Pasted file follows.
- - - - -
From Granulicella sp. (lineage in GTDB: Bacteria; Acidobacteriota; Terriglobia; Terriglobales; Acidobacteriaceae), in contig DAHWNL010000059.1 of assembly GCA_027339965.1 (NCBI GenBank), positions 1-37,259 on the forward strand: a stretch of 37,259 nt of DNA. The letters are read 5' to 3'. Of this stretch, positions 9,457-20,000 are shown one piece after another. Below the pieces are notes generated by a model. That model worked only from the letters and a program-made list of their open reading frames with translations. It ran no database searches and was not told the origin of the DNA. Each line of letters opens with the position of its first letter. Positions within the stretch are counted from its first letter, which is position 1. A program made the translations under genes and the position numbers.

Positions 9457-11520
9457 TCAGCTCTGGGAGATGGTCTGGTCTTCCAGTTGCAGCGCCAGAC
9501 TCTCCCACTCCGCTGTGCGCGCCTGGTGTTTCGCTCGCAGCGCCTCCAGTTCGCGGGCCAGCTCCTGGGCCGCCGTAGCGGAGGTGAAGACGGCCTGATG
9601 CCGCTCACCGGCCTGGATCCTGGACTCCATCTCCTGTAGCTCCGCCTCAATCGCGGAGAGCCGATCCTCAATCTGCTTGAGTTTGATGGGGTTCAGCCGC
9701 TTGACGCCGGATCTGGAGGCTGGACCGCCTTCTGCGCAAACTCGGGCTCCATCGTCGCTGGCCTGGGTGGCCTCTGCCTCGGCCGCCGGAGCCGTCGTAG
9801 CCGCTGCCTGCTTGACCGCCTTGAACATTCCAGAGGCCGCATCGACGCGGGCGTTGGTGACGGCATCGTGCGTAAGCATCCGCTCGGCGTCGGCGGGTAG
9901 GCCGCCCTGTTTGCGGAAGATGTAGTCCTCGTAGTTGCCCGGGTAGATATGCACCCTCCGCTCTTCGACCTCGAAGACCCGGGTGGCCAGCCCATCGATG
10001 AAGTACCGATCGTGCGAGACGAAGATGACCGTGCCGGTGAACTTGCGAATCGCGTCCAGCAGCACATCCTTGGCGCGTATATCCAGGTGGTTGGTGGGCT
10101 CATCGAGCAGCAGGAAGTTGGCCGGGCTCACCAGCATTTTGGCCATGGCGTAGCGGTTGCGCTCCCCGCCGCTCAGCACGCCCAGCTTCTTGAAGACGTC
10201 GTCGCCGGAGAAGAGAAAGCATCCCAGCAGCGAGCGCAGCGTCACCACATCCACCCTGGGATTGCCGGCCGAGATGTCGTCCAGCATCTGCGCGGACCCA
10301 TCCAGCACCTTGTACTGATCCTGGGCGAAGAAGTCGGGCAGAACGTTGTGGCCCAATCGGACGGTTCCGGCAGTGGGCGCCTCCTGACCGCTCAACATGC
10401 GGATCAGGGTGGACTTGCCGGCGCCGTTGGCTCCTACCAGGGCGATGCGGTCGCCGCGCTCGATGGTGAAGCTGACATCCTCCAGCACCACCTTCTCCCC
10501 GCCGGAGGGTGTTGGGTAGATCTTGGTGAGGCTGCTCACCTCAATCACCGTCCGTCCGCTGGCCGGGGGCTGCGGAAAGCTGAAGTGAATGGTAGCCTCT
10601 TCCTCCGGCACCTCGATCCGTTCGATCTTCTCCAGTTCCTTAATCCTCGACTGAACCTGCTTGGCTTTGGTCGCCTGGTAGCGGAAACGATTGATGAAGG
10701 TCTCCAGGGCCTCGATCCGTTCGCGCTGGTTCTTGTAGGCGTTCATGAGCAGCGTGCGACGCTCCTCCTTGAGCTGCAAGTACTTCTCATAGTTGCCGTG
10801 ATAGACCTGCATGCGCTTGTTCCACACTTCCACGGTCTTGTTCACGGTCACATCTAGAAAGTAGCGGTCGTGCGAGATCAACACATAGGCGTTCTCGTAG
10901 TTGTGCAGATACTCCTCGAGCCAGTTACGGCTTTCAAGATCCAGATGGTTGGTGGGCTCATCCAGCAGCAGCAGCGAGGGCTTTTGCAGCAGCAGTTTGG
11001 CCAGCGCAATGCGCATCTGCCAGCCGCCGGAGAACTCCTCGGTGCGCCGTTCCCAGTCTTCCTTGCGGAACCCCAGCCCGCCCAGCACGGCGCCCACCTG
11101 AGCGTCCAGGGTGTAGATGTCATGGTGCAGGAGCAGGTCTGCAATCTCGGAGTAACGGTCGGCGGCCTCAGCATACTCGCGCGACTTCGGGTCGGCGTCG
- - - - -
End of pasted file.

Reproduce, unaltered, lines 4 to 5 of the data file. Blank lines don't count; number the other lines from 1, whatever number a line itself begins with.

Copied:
9501 TCTCCCACTCCGCTGTGCGCGCCTGGTGTTTCGCTCGCAGCGCCTCCAGTTCGCGGGCCAGCTCCTGGGCCGCCGTAGCGGAGGTGAAGACGGCCTGATG
9601 CCGCTCACCGGCCTGGATCCTGGACTCCATCTCCTGTAGCTCCGCCTCAATCGCGGAGAGCCGATCCTCAATCTGCTTGAGTTTGATGGGGTTCAGCCGC